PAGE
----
5. Bike Rack
If you turn down Marion Street off of Duke, you’ll be in for a neat surprise: two artfully-constructed bike racks by local sculptor Jeremy Waak, a bit of the Lancaster landscape as subtle as that Binns Park Iron Fence, sit beside City Hall. The angular design inside of the curved bike racks was actually inspired by the old, arch-shaped windows adorning the original City Hall. We’re killing several birds with one stone here: encouraging eco-friendly commuting, adding even more creativity to the city landscape, and adding a little note of Lancaster history into the mix? I am impressed, and I trek on.
6. I Sculpture
Just across the street from City Hall, you’ll find the Lancaster Public Library and next stop on the Downtown Tour: I Sculpture. This piece is the perfect thing to have right outside of a library: part of the Poetry Path, a really cool initiative to integrate poetry into the downtown Lancaster landscape, the sculpture features a wide, steel bench, and an Emily Dickinson poem die-cut out of metal. Depending on where the sun is in the sky, the text of the poem even makes shadows on the sidewalk. I find this fascinating. I read the text of the poem, and it really fits its literary home. Read for yourself:
I dwell in Possibility –
A fairer House than Prose –
More numerous of Windows –
Superior – for Doors –
Of Chambers as the Cedars –
Impregnable of eye –
And for an everlasting Roof
The Gambrels of the Sky –
Of Visitors – the fairest –
For Occupation – This –
The spreading wide my narrow Hands
To gather Paradise –
With the meaning of the poem and its bench, I Sculpture strikes me as the perfect thing to have in front of a library; it’s a great meeting place, a memorable, distinctive community feature, and yet another cool, arty addition to the Lancaster streetscape.
Next up, the Downtown Tour #1 takes you to Musser Park. I’ve actually only been to Musser Park once before this, and that was an accident that involved me being terribly lost. I have to say, I enjoy my return trip much more. It’s very peaceful inside the park today, and the trees are so shady and lovely I cannot stand it. As you walk into Musser Park, you’ll see the next stop on the tour: a sculpture titled Embrace. Constructed out of welded metal, the abstract, yellow piece is so named because it seems to resemble a figure, arms extended, almost seeming to wait for an embrace. The modern sculpture by local artist Joshua Henschel really plays against the rolling, green terrain of the park.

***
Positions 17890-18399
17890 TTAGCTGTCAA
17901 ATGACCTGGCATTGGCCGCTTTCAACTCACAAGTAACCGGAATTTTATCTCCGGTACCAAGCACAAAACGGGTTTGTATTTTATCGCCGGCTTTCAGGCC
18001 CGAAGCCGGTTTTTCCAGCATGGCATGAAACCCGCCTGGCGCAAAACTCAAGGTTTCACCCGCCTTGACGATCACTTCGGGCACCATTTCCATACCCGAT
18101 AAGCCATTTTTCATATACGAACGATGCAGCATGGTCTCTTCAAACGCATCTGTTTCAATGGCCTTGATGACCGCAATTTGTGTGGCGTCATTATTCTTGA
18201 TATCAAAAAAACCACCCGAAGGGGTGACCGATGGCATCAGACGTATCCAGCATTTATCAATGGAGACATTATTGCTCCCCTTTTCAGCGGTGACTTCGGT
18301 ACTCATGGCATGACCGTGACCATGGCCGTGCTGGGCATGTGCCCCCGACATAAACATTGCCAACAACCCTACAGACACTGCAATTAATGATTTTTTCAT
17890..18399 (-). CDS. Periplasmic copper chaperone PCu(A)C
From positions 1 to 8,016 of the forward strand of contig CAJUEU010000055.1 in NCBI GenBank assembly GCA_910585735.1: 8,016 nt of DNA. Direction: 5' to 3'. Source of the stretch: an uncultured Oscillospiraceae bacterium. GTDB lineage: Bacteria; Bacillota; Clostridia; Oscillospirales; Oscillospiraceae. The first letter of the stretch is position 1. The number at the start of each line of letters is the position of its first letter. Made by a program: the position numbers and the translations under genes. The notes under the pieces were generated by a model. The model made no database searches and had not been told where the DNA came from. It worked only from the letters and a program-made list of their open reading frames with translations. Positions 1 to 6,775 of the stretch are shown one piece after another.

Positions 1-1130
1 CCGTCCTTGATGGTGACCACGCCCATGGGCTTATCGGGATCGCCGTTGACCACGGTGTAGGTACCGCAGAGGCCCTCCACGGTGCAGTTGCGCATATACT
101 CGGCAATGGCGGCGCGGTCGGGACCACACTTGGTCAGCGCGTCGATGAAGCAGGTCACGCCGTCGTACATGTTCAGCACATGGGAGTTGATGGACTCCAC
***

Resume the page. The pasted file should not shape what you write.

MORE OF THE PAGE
8. The Lancaster Rose
If you keep following the path through Musser Park, you’ll come to a charming stone landing. What better way to accent all of the bucolic vibes than with a red rose, symbol of Lancaster? The next piece on the tour, the Lancaster Rose, is all that its name would suggest: it’s an eight-foot tall, powder-coated Red Rose, done up in bright, bold colors that pop against its dark, leafy backdrop. I love this sculpture, I really do: I love the incorporation of the Lancaster City symbol into a Lancaster City Park, and I love the idea of bringing a super-sized, metallic sculpture of a natural element into nature itself. Bravo, Lancaster Rose. Bravo Dan Witmer for creating this beautiful sculpture.
The third and final sculpture of Musser Park is a tall, tall piece entitled Echo by Elizabethtown College Professor Milt Friedly. It’s made up of bronze circles, stacked in alternating patterns into one long, thin column. The look of the sculpture seems to move and change depending on your vantage point, and its height adds quite a bit to the Musser Park landscape. And, neither here nor there, but while I was at this sculpture, I met a lovely older man who allowed me to pet not just one, but both of his dogs. That’s what we in the Public Art world call a win-win.
10. Eastern Market Mural
The Eastern Market Mural, situated fittingly at the site of the old Eastern Market, depicts a community coming together and enjoying Market Day. It’s painted in bright colors with big, bold strokes, and it really seems to fit its home in the East Side neighborhood. For a still-life mural, it strikes me as lively. This is just one of many beautiful murals done by Two Dudes Painting Company.